Shikoku Pilgrimage Costs & Calculator (UPDATED 2023)
When will you begin your pilgrimage?RequiredMany hotels and inns increase their prices during the “busy” seasons of Spring and Autumn.When is the best time for the Shikoku Pilgrimage?
For about how many days will you be on the pilgrimage?RequiredIt takes a walking pilgrim an average of 45 days to visit all 88 temples on foot. This translates to roughly 32km (20mi) of walking per day.If you plan on visiting bekkaku temples or doing the pilgrimage in reverse, plan for a few more days.
How to Budget for the Shikoku Pilgrimage
The amount each pilgrim spends on their journey can vary greatly. Here are a few significant considerations:
- Mode of transportation: Will you walk, bike, drive, hire a taxi, or do the pilgrimage by bus?
- For how many days will you be on pilgrimage? How many kilometers will you go per day?
- How often will you opt for campgrounds versus nicer Japanese inns or hotels?
- Quality of food: Will you eat often at minshuku or ryokan? Will you buy food from the convenience store?
- What pilgrim gear will you buy?
- How much will you spend at temples? Will you make donations and collect pilgrim stamps?
- Will you buy cellular or data service instead of relying on maps and telephone booths?
- Will you travel to points of interest or buy souvenirs along the way?
- What are your ATM fees and currency conversion rates when you withdraw cash?
Expense Estimates by Category
Pilgrim Clothing & Supplies
Wifi & Cellular Service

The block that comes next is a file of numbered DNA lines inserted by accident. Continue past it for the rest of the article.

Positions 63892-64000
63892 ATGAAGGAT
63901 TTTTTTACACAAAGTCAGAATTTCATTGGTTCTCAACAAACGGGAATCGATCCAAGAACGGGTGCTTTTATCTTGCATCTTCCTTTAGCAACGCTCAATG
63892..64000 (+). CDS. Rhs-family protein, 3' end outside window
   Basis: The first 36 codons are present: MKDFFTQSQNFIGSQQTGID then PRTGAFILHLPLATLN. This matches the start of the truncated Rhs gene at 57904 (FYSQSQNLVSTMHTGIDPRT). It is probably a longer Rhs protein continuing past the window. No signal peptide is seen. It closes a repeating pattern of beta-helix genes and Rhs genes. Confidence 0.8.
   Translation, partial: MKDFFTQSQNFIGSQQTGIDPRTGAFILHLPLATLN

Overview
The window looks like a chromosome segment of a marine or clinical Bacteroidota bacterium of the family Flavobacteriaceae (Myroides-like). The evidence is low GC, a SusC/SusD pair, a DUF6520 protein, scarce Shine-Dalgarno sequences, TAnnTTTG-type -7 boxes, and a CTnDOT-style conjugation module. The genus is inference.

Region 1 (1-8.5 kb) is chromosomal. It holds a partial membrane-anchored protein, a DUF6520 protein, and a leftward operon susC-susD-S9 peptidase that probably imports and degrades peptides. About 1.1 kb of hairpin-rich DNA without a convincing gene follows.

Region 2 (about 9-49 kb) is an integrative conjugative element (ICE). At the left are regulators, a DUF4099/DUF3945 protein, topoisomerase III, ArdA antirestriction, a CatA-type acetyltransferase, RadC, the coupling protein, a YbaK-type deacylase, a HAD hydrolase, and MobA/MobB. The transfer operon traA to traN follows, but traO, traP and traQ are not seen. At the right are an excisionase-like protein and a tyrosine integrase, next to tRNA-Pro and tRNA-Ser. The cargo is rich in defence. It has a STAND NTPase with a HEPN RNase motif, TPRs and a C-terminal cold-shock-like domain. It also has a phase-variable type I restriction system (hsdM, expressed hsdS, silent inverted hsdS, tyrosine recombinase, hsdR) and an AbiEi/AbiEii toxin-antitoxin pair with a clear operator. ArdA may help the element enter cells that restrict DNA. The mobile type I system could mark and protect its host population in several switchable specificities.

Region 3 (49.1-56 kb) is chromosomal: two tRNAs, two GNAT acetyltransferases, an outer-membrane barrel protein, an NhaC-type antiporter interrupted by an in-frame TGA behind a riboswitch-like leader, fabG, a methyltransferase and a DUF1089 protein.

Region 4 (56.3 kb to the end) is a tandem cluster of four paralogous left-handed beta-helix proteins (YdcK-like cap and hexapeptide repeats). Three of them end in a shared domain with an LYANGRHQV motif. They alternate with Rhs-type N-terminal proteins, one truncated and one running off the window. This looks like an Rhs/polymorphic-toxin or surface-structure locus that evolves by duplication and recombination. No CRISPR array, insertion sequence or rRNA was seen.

ATMs & Cards
Credit cards only work at certain establishments in Japan, such as popular convenient stores, large hotel chains, and shops in bigger cities and around train stations. Public transportation services often accept cash only. Some stores impose a minimum amount in order to use a credit card, usually around ¥2,000 to ¥3,000.
Almost every Japanese inn I stayed at accepted cash only. People in Japan are accustomed to carrying around larger amounts of cash than most Americans, Europeans, or other Asians. I started the pilgrimage carrying about ¥80,000 (worth about $780 USD at the time) and an international ATM card, then withdrew cash (around ¥20,000 to ¥30,000 at a time) whenever I began to run out at post office ATMs.
ATMs and ATM Fees
Most of the pilgrimage path is rural and suburban, so it will be wise to know where you may find ATMs that are able to process foreign ATM and debit cards. Your best bet will be ATMs at 7-11s, post offices, and larger roadside stations (michinoeki).
In order to withdraw cash from an overseas account, check whether the ATM machine shows the logo of the service provider printed on your ATM or debit card. Be aware that you will be asked to choose which account to withdraw from – “Checkings”, “Savings”,“Credit”, or sometimes even a list of your accounts with their last digits.
Restrictions and fees can vary widely depending on the ATM being used and the origin bank account where your funds are located. 7-11, for example, limits withdrawals to ¥100,000 each day. If you’d prefer to withdraw funds at post offices, you can check online to see if they will accept your card. But be forewarned: just because a post office worked for other foreigners does not mean it will work for you.
Cashing traveler’s checks in Shikoku is not very practical. While bigger banks in cities will probably be able to cash them, smaller banks probably won’t (which make up the majority of branches in Shikoku).